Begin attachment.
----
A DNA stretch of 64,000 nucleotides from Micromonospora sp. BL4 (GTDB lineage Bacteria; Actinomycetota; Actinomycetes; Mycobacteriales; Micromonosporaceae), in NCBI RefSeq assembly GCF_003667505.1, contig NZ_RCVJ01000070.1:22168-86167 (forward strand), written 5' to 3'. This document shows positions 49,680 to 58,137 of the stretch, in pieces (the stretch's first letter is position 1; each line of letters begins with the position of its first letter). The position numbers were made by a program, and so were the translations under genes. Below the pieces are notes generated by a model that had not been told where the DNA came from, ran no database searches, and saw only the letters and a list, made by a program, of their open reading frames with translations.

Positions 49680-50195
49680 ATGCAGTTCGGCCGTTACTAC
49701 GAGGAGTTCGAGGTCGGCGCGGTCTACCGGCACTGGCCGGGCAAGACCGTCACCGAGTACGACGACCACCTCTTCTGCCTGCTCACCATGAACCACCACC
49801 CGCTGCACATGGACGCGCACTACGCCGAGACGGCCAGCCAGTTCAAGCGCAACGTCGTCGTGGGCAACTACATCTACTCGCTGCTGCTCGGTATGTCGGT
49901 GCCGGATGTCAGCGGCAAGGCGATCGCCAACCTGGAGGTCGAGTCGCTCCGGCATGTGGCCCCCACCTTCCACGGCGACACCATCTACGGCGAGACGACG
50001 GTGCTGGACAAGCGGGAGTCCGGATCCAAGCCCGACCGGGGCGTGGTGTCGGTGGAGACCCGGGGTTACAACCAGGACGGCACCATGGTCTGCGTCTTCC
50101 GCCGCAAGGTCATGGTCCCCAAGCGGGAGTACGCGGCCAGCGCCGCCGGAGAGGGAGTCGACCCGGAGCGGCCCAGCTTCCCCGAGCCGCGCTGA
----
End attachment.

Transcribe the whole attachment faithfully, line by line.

A DNA stretch of 64,000 nucleotides from Micromonospora sp. BL4 (GTDB lineage Bacteria; Actinomycetota; Actinomycetes; Mycobacteriales; Micromonosporaceae), in NCBI RefSeq assembly GCF_003667505.1, contig NZ_RCVJ01000070.1:22168-86167 (forward strand), written 5' to 3'. This document shows positions 49,680 to 58,137 of the stretch, in pieces (the stretch's first letter is position 1; each line of letters begins with the position of its first letter). The position numbers were made by a program, and so were the translations under genes. Below the pieces are notes generated by a model that had not been told where the DNA came from, ran no database searches, and saw only the letters and a list, made by a program, of their open reading frames with translations.

Positions 49680-50195
49680 ATGCAGTTCGGCCGTTACTAC
49701 GAGGAGTTCGAGGTCGGCGCGGTCTACCGGCACTGGCCGGGCAAGACCGTCACCGAGTACGACGACCACCTCTTCTGCCTGCTCACCATGAACCACCACC
49801 CGCTGCACATGGACGCGCACTACGCCGAGACGGCCAGCCAGTTCAAGCGCAACGTCGTCGTGGGCAACTACATCTACTCGCTGCTGCTCGGTATGTCGGT
49901 GCCGGATGTCAGCGGCAAGGCGATCGCCAACCTGGAGGTCGAGTCGCTCCGGCATGTGGCCCCCACCTTCCACGGCGACACCATCTACGGCGAGACGACG
50001 GTGCTGGACAAGCGGGAGTCCGGATCCAAGCCCGACCGGGGCGTGGTGTCGGTGGAGACCCGGGGTTACAACCAGGACGGCACCATGGTCTGCGTCTTCC
50101 GCCGCAAGGTCATGGTCCCCAAGCGGGAGTACGCGGCCAGCGCCGCCGGAGAGGGAGTCGACCCGGAGCGGCCCAGCTTCCCCGAGCCGCGCTGA